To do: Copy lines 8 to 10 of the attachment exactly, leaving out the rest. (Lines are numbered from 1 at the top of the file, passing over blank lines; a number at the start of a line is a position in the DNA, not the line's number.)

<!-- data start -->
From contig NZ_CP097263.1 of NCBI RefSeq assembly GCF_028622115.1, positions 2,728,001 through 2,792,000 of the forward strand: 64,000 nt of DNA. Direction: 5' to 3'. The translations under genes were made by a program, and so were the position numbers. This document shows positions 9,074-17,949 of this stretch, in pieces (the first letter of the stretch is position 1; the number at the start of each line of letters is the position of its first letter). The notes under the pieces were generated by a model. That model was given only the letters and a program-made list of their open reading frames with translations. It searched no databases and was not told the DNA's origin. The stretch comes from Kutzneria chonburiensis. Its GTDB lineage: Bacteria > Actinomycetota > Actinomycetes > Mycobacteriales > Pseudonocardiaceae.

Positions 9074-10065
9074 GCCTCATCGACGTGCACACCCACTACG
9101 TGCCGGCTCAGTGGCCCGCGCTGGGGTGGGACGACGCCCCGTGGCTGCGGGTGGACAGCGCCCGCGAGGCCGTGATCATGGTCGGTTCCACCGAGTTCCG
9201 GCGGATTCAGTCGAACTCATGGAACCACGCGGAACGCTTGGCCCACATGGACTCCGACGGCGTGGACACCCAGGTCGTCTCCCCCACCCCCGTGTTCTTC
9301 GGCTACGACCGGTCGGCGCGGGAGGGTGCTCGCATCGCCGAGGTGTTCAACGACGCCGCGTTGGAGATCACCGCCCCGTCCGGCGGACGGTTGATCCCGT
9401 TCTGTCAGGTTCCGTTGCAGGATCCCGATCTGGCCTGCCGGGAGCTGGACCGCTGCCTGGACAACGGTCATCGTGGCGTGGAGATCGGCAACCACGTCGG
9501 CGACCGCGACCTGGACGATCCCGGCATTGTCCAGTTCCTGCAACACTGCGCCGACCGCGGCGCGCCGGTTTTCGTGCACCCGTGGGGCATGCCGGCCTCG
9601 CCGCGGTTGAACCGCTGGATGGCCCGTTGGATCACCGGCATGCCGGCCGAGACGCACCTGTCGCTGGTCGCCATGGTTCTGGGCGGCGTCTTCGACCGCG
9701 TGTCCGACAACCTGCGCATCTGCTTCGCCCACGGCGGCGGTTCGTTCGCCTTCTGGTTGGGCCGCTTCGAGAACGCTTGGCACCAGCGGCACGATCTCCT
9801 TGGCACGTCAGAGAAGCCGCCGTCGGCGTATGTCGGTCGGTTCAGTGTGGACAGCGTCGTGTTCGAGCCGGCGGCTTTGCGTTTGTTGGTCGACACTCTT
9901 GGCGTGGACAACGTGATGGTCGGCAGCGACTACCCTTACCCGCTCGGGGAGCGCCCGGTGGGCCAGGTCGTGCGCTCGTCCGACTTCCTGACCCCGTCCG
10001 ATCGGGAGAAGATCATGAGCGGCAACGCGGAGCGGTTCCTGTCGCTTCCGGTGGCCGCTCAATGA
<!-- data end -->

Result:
9501 CGACCGCGACCTGGACGATCCCGGCATTGTCCAGTTCCTGCAACACTGCGCCGACCGCGGCGCGCCGGTTTTCGTGCACCCGTGGGGCATGCCGGCCTCG
9601 CCGCGGTTGAACCGCTGGATGGCCCGTTGGATCACCGGCATGCCGGCCGAGACGCACCTGTCGCTGGTCGCCATGGTTCTGGGCGGCGTCTTCGACCGCG
9701 TGTCCGACAACCTGCGCATCTGCTTCGCCCACGGCGGCGGTTCGTTCGCCTTCTGGTTGGGCCGCTTCGAGAACGCTTGGCACCAGCGGCACGATCTCCT